How Waivr’s Carolina Nucamendi Is Transforming Subscription Payments

The Transparent Collective alum on creating a modern payment system.

Nowadays, subscription services are the norm. But when credit and debit cards were first introduced, they were a rarity, and as a result these systems aren’t set up for recurring payments. This can be a problem for both consumers and merchants.

“Thirty-five percent of recurring payments fail. That’s a pretty high margin,” says Carolina Nucamendi, co-founder and CEO of Waivr, a payment platform for subscription services. “We can bring that number down to a single digit. Waivr clears all the noise around how a payment can fail by adding transaction data visibility and moving payments through a hybrid RTP (real-time payment) and ACH (automated clearing house) network.”

We sat down with the Transparent Collective alum to learn more about the challenges of subscription payments, her advice for founders, and what’s next for Waivr.

How did you come up with the idea for Waivr?

We actually started as an overdraft solution. We would essentially track balances in real time and help people avoid overdrafts by making an instant transfer to their accounts. We had that product on the market for about six months. When we reviewed the data, we realized that the majority of the transactions we saw that were causing an overdraft or NSF were from subscription services.

That led us to build a payment infrastructure designed for recurrency and subscriptions.

How does it work?

When you think of it, probably 99 percent of the subscriptions that you have are paid for with a card. Card networks were built in the 1950s for a one-time kind of payment. Recurring payments often fail today because there’s no ability within the network to verify that there are funds available up until the point that they fail.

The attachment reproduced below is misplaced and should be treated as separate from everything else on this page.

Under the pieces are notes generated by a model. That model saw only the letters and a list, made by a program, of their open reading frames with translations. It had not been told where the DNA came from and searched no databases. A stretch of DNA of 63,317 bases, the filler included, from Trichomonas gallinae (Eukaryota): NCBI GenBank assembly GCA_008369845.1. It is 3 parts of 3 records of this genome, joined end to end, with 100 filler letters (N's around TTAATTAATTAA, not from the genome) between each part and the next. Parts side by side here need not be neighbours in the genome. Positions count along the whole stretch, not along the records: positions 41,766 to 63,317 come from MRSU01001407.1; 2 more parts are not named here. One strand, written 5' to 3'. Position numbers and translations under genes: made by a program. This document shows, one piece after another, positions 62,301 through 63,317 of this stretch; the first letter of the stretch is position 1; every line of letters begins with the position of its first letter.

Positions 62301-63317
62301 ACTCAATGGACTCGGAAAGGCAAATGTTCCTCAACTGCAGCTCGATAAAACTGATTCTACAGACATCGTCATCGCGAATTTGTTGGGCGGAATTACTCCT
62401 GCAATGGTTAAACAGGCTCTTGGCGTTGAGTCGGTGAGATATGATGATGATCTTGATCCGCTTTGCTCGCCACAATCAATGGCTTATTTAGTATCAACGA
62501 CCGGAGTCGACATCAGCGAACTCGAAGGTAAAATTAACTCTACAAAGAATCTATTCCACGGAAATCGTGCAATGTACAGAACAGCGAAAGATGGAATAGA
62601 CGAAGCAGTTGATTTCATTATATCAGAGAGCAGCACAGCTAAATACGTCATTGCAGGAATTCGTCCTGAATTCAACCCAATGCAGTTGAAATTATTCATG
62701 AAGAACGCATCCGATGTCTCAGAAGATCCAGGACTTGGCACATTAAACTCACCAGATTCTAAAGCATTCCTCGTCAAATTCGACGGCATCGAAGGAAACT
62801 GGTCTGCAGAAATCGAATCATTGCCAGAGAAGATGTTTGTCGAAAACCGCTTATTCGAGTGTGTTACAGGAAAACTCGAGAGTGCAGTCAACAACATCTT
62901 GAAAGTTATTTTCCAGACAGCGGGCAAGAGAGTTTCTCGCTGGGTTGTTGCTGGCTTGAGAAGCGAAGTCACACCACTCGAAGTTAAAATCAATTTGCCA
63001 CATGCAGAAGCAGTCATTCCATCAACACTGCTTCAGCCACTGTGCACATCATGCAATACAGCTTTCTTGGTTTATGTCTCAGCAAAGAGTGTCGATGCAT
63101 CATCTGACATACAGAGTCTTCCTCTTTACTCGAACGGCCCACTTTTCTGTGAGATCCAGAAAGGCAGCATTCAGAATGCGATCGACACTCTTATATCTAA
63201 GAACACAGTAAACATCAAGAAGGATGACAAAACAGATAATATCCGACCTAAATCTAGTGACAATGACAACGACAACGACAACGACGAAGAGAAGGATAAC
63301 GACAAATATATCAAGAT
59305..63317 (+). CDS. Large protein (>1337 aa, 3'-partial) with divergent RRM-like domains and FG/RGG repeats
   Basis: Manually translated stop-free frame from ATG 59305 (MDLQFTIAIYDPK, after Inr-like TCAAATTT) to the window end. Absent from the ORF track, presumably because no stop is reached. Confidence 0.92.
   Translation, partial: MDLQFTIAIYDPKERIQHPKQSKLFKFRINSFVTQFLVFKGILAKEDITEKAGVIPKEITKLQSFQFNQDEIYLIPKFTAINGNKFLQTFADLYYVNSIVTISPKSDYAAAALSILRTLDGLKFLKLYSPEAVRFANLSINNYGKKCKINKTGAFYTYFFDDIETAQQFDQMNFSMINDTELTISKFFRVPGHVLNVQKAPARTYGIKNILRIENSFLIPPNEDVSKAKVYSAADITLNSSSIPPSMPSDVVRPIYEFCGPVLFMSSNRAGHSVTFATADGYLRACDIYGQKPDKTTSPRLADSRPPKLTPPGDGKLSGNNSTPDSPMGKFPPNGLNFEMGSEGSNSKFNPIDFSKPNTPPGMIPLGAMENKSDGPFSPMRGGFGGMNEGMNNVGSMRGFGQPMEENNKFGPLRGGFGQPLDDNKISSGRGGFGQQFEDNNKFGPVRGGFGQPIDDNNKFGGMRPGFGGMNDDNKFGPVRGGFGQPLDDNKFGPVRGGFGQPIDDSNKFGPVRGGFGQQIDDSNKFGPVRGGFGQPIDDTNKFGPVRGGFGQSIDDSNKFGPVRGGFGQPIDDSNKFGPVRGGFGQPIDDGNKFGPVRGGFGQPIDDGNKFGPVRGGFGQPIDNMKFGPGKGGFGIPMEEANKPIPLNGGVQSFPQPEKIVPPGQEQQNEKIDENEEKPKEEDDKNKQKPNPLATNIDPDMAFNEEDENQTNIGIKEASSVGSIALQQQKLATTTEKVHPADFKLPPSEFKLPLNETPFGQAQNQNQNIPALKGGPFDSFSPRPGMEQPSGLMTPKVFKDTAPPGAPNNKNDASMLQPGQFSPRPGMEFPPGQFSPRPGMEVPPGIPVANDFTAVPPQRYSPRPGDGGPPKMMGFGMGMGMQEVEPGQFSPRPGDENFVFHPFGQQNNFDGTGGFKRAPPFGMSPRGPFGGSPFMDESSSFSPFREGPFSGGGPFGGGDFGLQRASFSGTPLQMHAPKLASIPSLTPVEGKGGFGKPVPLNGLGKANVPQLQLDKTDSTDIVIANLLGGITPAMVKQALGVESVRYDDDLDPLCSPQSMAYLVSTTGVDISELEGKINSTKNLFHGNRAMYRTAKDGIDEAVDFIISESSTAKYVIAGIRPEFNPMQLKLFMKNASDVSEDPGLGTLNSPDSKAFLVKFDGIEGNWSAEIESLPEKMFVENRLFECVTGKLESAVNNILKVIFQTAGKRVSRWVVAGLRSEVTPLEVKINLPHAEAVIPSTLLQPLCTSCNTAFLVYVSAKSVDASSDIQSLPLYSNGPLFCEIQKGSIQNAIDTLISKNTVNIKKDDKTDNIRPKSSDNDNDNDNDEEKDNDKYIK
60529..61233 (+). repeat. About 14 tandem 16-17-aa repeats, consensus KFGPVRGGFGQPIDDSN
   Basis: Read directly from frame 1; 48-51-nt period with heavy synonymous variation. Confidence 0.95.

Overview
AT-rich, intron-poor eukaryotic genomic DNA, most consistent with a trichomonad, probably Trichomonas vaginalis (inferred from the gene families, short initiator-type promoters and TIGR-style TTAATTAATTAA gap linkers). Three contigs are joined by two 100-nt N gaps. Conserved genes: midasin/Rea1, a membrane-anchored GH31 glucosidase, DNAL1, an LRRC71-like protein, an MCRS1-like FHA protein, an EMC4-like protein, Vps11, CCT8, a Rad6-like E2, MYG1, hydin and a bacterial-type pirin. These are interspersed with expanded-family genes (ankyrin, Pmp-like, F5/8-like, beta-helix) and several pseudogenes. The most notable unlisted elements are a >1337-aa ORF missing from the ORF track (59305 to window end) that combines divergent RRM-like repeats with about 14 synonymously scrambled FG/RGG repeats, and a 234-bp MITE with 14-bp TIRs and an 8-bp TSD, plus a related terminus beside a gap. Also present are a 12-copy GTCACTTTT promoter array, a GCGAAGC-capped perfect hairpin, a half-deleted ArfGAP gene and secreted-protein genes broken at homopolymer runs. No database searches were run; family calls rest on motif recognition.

A great example is your month-to-month subscription with Netflix. The network moves the payment blindly, with no visibility into the balance of your account until the moment that it realizes it’s not sufficient, at that point a consumer will be hit with an overdraft or the payment will entirely bounce.

Waivr introduces Pay by Bank. Instead of entering your card numbers, you enter your credentials to connect your bank account. At that point there’s an ability to see what the balance of the account is and what the past transactions are — which allows us to find the optimal billing date for that specific recurrent charge. Maybe it’s the third and 15th of the month because that’s when your paycheck comes in.

What are the benefits?

From the merchant perspective, Waivr confirms that the funds exist before the payment instruction is even sent, because there’s no point in billing your account if I know you don’t have the money to make the payment, as a result we’re able to decrease churn, virtually eliminate failed payments and substantially decrease their payment processing costs.